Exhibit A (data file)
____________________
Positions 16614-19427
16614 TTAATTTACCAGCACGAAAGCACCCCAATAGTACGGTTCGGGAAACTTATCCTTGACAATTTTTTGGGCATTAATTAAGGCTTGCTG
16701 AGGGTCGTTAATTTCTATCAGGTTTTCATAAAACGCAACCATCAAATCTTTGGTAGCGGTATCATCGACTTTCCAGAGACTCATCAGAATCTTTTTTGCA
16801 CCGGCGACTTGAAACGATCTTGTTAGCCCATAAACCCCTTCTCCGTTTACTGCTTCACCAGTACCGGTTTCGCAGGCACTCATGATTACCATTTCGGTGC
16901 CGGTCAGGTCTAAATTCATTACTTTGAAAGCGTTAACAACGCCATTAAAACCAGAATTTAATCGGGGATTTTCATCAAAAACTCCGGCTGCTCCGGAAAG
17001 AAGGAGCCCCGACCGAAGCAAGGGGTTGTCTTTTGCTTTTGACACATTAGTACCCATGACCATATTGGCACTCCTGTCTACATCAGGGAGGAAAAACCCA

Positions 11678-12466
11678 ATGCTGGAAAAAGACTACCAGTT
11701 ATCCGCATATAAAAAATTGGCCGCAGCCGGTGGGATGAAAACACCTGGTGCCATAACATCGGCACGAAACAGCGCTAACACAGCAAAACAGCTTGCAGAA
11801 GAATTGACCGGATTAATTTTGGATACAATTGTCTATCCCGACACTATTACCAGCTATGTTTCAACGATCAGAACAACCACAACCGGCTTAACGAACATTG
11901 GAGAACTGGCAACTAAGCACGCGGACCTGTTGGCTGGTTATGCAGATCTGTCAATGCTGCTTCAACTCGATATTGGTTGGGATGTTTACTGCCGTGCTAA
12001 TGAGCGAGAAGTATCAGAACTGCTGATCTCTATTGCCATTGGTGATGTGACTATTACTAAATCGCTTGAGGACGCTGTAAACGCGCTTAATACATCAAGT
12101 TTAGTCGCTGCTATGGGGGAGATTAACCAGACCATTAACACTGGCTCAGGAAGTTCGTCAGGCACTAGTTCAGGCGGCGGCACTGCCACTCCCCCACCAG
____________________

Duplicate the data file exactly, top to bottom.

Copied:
Positions 16614-19427
16614 TTAATTTACCAGCACGAAAGCACCCCAATAGTACGGTTCGGGAAACTTATCCTTGACAATTTTTTGGGCATTAATTAAGGCTTGCTG
16701 AGGGTCGTTAATTTCTATCAGGTTTTCATAAAACGCAACCATCAAATCTTTGGTAGCGGTATCATCGACTTTCCAGAGACTCATCAGAATCTTTTTTGCA
16801 CCGGCGACTTGAAACGATCTTGTTAGCCCATAAACCCCTTCTCCGTTTACTGCTTCACCAGTACCGGTTTCGCAGGCACTCATGATTACCATTTCGGTGC
16901 CGGTCAGGTCTAAATTCATTACTTTGAAAGCGTTAACAACGCCATTAAAACCAGAATTTAATCGGGGATTTTCATCAAAAACTCCGGCTGCTCCGGAAAG
17001 AAGGAGCCCCGACCGAAGCAAGGGGTTGTCTTTTGCTTTTGACACATTAGTACCCATGACCATATTGGCACTCCTGTCTACATCAGGGAGGAAAAACCCA

Positions 11678-12466
11678 ATGCTGGAAAAAGACTACCAGTT
11701 ATCCGCATATAAAAAATTGGCCGCAGCCGGTGGGATGAAAACACCTGGTGCCATAACATCGGCACGAAACAGCGCTAACACAGCAAAACAGCTTGCAGAA
11801 GAATTGACCGGATTAATTTTGGATACAATTGTCTATCCCGACACTATTACCAGCTATGTTTCAACGATCAGAACAACCACAACCGGCTTAACGAACATTG
11901 GAGAACTGGCAACTAAGCACGCGGACCTGTTGGCTGGTTATGCAGATCTGTCAATGCTGCTTCAACTCGATATTGGTTGGGATGTTTACTGCCGTGCTAA
12001 TGAGCGAGAAGTATCAGAACTGCTGATCTCTATTGCCATTGGTGATGTGACTATTACTAAATCGCTTGAGGACGCTGTAAACGCGCTTAATACATCAAGT
12101 TTAGTCGCTGCTATGGGGGAGATTAACCAGACCATTAACACTGGCTCAGGAAGTTCGTCAGGCACTAGTTCAGGCGGCGGCACTGCCACTCCCCCACCAG